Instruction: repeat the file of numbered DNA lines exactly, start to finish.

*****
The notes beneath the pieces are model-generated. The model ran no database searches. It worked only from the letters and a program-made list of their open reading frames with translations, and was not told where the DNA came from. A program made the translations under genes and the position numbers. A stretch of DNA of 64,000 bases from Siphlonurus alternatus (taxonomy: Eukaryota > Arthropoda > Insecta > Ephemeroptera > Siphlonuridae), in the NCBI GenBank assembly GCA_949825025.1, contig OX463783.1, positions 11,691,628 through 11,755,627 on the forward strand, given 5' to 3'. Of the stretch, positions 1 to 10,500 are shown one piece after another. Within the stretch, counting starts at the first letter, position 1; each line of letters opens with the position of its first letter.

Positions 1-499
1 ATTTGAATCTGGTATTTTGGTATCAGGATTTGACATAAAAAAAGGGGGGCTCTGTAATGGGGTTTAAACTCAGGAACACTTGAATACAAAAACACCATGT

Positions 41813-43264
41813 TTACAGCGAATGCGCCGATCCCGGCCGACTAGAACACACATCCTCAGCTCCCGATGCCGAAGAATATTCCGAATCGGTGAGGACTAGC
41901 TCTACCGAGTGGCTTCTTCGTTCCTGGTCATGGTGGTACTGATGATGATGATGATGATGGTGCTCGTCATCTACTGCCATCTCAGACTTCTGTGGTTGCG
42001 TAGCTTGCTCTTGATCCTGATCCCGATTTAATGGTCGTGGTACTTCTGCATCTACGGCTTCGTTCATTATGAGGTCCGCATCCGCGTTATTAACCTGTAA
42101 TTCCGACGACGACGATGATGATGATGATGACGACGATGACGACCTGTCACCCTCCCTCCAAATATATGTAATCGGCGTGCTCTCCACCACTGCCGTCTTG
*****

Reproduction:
The notes beneath the pieces are model-generated. The model ran no database searches. It worked only from the letters and a program-made list of their open reading frames with translations, and was not told where the DNA came from. A program made the translations under genes and the position numbers. A stretch of DNA of 64,000 bases from Siphlonurus alternatus (taxonomy: Eukaryota > Arthropoda > Insecta > Ephemeroptera > Siphlonuridae), in the NCBI GenBank assembly GCA_949825025.1, contig OX463783.1, positions 11,691,628 through 11,755,627 on the forward strand, given 5' to 3'. Of the stretch, positions 1 to 10,500 are shown one piece after another. Within the stretch, counting starts at the first letter, position 1; each line of letters opens with the position of its first letter.

Positions 1-499
1 ATTTGAATCTGGTATTTTGGTATCAGGATTTGACATAAAAAAAGGGGGGCTCTGTAATGGGGTTTAAACTCAGGAACACTTGAATACAAAAACACCATGT

Positions 41813-43264
41813 TTACAGCGAATGCGCCGATCCCGGCCGACTAGAACACACATCCTCAGCTCCCGATGCCGAAGAATATTCCGAATCGGTGAGGACTAGC
41901 TCTACCGAGTGGCTTCTTCGTTCCTGGTCATGGTGGTACTGATGATGATGATGATGATGGTGCTCGTCATCTACTGCCATCTCAGACTTCTGTGGTTGCG
42001 TAGCTTGCTCTTGATCCTGATCCCGATTTAATGGTCGTGGTACTTCTGCATCTACGGCTTCGTTCATTATGAGGTCCGCATCCGCGTTATTAACCTGTAA
42101 TTCCGACGACGACGATGATGATGATGATGACGACGATGACGACCTGTCACCCTCCCTCCAAATATATGTAATCGGCGTGCTCTCCACCACTGCCGTCTTG